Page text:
### -Namespace
-Specifies a hash table of the namespaces used in the XML.
-Use the format @{\<namespaceName\> = \<namespaceValue\>}.
+Specifies a hash table of the namespaces used in the XML. Use the
+format`@{<namespaceName> = <namespaceValue>}`.
-When the XML uses the default namespace, which begins with xmlns, use an arbitrary key for the namespace name.
-You cannot use xmlns.
-In the XPath statement, prefix each node name with the namespace name and a colon, such as //namespaceName:Node.
+When the XML uses the default namespace, which begins with xmlns, use an arbitrary key for the
+namespace name. You cannot use xmlns. In the XPath statement, prefix each node name with the
+namespace name and a colon, such as `//namespaceName:Node`.
```yaml Type: System.Collections.Hashtable
Accept wildcard characters: False
### -Path
-Specifies the path and file names of the XML files to search.
-Wildcard characters are permitted.
+Specifies the path and file names of the XML files to search. Wildcard characters are permitted.
```yaml Type: System.String[]
Accept wildcard characters: True
Specifies one or more XML nodes.
-An XML document will be processed as a collection of XML nodes.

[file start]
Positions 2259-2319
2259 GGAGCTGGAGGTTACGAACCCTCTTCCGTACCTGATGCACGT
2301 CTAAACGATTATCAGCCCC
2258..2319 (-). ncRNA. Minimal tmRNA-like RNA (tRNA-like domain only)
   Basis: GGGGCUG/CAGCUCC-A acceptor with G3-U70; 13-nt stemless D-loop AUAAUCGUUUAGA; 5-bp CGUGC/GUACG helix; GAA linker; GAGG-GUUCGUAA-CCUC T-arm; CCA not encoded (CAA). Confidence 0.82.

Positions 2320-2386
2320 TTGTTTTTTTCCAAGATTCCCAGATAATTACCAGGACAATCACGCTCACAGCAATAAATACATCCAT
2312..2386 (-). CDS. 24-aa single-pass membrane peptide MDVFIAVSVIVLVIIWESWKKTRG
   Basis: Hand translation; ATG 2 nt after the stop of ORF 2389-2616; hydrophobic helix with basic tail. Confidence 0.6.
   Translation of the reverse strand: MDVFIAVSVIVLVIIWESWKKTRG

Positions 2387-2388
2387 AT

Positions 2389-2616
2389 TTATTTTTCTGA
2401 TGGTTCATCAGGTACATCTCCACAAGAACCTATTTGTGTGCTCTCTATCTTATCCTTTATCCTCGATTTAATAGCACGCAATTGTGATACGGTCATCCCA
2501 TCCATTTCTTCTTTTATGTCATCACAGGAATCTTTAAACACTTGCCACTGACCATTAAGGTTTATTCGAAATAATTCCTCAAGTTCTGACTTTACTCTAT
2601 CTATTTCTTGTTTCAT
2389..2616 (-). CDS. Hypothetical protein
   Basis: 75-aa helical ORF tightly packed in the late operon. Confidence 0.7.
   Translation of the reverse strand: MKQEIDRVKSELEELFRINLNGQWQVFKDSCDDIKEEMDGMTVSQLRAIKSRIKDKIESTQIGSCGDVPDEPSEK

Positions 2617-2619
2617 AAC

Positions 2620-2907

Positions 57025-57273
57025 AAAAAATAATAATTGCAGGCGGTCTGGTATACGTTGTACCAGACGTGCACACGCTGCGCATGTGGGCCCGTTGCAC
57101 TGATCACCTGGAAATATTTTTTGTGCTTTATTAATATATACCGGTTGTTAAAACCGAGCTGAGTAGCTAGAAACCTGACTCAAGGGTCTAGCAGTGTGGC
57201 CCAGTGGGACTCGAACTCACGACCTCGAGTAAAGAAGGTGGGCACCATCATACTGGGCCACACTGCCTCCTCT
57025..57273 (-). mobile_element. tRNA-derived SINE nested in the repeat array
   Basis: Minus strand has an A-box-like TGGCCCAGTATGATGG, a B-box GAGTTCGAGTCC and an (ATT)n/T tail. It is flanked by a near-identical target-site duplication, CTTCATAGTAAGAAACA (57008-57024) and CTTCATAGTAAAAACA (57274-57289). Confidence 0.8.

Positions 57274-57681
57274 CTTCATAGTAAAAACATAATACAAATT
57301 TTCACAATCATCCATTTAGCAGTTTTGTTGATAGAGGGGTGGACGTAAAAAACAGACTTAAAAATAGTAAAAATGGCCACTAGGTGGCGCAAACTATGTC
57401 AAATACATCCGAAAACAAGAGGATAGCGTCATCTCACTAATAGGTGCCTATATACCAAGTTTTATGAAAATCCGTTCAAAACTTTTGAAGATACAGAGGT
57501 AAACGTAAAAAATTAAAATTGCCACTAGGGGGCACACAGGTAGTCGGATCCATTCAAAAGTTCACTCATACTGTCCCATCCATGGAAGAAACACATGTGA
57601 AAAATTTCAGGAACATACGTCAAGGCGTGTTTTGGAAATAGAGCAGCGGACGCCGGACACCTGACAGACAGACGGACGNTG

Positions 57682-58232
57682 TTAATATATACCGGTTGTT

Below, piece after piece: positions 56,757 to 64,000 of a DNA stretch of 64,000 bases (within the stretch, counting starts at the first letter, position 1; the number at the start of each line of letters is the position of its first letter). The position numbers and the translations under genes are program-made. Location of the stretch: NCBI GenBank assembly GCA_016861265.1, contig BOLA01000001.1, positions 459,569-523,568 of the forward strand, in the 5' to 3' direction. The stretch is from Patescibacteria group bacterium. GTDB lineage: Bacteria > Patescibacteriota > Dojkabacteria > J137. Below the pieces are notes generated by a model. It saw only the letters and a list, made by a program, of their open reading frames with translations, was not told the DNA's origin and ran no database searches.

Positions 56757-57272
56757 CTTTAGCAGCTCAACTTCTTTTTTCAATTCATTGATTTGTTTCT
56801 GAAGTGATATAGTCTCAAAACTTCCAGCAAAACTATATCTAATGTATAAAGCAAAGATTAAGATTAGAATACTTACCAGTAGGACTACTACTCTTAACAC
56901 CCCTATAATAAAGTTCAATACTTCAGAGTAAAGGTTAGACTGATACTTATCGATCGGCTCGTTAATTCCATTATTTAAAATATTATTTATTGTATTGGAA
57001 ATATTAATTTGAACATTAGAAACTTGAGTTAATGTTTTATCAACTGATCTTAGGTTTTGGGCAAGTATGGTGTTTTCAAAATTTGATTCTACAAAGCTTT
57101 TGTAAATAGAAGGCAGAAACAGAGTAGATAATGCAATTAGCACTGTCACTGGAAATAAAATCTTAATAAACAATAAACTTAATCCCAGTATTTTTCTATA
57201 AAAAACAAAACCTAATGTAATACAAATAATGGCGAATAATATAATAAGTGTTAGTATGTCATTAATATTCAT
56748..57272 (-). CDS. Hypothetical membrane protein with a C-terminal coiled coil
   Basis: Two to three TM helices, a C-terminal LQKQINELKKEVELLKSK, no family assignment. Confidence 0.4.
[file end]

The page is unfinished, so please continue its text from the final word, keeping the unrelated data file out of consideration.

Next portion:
-If you pipe an XML document to **Select-Xml**, each document node will be searched separately as it comes through the pipeline.
+An XML document will be processed as a collection of XML nodes. If you pipe an XML document to
+`Select-Xml`, each document node will be searched separately as it comes through the pipeline.
```yaml Type: System.Xml.XmlNode[]
Accept wildcard characters: False
### -XPath
-Specifies an XPath search query.
-The query language is case-sensitive.
-This parameter is required.
+Specifies an XPath search query. The query language is case-sensitive. This parameter is required.
```yaml Type: System.String
Microsoft.PowerShell.Utility Select Xml (7.1) https://github.com/MicrosoftDocs/PowerShell-Docs/commits/staging/reference/7.1/Microsoft.PowerShell.Utility/Select-Xml.md
--- external help file: Microsoft.PowerShell.Commands.Utility.dll-Help.xml
-keywords: powershell,cmdlet
Locale: en-US Module Name: Microsoft.PowerShell.Utility Previously updated : 06/09/2017 Last updated : 06/01/2021 online version: https://docs.microsoft.com/powershell/module/microsoft.powershell.utility/select-xml?view=powershell-7.1&WT.mc_id=ps-gethelp schema: 2.0.0 Title: Select-Xml
Finds text in an XML string or document.
### Xml (Default) ```